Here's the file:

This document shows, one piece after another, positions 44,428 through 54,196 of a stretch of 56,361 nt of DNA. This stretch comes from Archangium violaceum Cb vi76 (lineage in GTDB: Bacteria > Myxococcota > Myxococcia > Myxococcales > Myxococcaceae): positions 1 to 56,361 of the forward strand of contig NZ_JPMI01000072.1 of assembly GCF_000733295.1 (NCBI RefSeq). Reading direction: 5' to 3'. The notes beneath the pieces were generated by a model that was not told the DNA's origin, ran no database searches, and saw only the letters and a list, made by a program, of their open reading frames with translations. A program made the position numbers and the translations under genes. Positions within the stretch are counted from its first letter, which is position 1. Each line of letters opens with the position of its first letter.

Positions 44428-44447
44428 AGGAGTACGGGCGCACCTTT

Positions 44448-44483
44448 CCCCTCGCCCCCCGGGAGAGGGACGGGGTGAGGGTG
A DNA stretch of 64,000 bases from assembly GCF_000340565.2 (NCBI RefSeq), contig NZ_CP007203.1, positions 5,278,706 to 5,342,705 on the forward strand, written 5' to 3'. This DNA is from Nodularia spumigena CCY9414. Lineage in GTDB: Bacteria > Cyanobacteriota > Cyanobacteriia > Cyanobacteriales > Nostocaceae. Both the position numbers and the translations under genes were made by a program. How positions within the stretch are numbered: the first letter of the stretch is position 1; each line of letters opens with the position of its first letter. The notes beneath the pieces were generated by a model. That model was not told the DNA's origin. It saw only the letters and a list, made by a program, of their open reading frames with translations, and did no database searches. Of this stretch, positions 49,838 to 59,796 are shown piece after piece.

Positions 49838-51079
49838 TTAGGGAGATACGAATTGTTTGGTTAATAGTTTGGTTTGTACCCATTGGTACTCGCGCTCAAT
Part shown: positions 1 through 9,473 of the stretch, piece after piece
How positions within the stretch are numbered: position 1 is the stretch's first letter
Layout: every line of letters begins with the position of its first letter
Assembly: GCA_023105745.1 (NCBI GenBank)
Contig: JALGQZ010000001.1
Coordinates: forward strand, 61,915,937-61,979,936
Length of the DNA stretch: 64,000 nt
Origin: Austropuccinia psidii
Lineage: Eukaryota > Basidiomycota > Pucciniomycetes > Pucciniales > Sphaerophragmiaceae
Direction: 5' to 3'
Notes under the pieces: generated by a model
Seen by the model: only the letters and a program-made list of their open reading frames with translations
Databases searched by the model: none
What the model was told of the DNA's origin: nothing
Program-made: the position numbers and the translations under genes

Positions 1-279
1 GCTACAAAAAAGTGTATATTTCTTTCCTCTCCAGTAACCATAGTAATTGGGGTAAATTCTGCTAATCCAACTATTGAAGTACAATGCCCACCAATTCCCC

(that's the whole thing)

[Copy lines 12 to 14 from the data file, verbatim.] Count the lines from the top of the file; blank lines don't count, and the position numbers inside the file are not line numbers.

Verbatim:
Assembly: GCA_023105745.1 (NCBI GenBank)
Contig: JALGQZ010000001.1
Coordinates: forward strand, 61,915,937-61,979,936